Memory systems for reinforcement learning

August 5, 2017

Richards BA, Frankland PW, “The Persistence and Transience of Memory”, Neuron, 94 (6), 1071-1074

The predominant focus in the neurobiological study of memory has been on remembering (persistence). However, recent studies have considered the neurobiology of forgetting (transience). Here we draw parallels between neurobiological and computational mechanisms underlying transience. We propose that it is the interaction between persistence and transience that allows for intelligent decision-making in dynamic, noisy environments. Specifically, we argue that transience (1) enhances flexibility, by reducing the influence of outdated information on memory-guided decision-making, and (2) prevents overfitting to specific past events, thereby promoting generalization. According to this view, the goal of memory is not the transmission of information through time, […]
January 31, 2017

Santoro A, Frankland PW, Richards BA, “Memory Transformation Enhances Reinforcement Learning in Dynamic Environments”, Journal of Neuroscience, 36 (48), 12228-12242

Over the course of systems consolidation, there is a switch from a reliance on detailed episodic memories to generalized schematic memories. This switch is sometimes referred to as “memory transformation.” Here we demonstrate a previously unappreciated benefit of memory transformation, namely, its ability to enhance reinforcement learning in a dynamic environment. We developed a neural network that is trained to find rewards in a foraging task where reward locations are continuously changing. The network can use memories for specific locations (episodic memories) and statistical patterns of locations (schematic memories) to guide its search. We find that switching from an episodic […]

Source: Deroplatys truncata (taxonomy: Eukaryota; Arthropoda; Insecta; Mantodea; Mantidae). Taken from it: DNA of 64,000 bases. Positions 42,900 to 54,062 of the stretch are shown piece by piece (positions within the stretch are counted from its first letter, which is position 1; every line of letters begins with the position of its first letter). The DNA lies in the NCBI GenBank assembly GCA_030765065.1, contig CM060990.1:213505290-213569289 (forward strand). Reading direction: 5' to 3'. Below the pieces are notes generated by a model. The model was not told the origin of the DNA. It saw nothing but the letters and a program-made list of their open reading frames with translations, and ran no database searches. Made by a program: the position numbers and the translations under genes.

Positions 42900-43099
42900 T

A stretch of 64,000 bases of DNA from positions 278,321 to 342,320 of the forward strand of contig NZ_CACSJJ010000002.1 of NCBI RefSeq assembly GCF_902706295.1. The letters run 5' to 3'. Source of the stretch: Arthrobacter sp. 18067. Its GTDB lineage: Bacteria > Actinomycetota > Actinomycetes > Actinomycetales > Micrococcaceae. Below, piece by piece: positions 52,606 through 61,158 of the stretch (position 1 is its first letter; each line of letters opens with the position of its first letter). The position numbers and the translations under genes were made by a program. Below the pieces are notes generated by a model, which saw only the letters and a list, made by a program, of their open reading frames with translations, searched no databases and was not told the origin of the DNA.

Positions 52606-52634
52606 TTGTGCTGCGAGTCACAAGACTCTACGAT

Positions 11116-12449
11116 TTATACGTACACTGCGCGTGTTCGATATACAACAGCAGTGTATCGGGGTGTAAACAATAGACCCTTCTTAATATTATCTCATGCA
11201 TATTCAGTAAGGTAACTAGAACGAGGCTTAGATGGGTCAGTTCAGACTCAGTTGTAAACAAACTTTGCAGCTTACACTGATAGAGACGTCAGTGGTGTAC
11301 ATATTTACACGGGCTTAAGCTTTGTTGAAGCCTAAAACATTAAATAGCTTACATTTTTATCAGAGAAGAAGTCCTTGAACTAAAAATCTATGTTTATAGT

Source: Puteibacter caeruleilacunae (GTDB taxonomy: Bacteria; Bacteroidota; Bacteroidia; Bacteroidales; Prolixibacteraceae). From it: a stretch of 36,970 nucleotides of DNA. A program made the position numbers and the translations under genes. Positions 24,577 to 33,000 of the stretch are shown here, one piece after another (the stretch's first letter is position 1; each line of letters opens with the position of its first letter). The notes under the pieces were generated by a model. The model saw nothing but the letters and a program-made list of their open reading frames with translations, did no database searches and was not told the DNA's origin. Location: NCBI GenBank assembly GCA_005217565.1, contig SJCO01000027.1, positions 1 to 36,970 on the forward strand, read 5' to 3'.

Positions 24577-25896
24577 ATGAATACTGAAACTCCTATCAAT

June 24, 2015

Multiple memory systems for enhanced reinforcement learning

Not all of our memories are stored in the same way. We have multiple memory systems that can provide different types of information [1,2]. Some of our memories are very detailed, giving us the ability to recall specific events and remember what it felt like when we were living it [3]. Our recent memories are stored in this way, as are some of the more emotionally salient events from our life. For example, you might be able to recall exactly what you had for breakfast yesterday or the song that was playing during your first kiss. In contrast, many of […]
June 24, 2015

Richards BA, Xia F, Santoro A, Husse J, Woodin MA, Josselyn SA, Frankland PW, “Patterns across multiple memories are identified over time”, Nature Neuroscience, 17(7), 981-986

Memories are not static but continue to be processed after encoding. This is thought to allow the integration of related episodes via the identification of patterns. Although this idea lies at the heart of contemporary theories of systems consolidation, it has yet to be demonstrated experimentally. Using a modified water-maze paradigm in which platforms are drawn stochastically from a spatial distribution, we found that mice were better at matching platform distributions 30 d compared to 1 d after training. Post-training time-dependent improvements in pattern matching were associated with increased sensitivity to new platforms that conflicted with the pattern. Increased sensitivity […]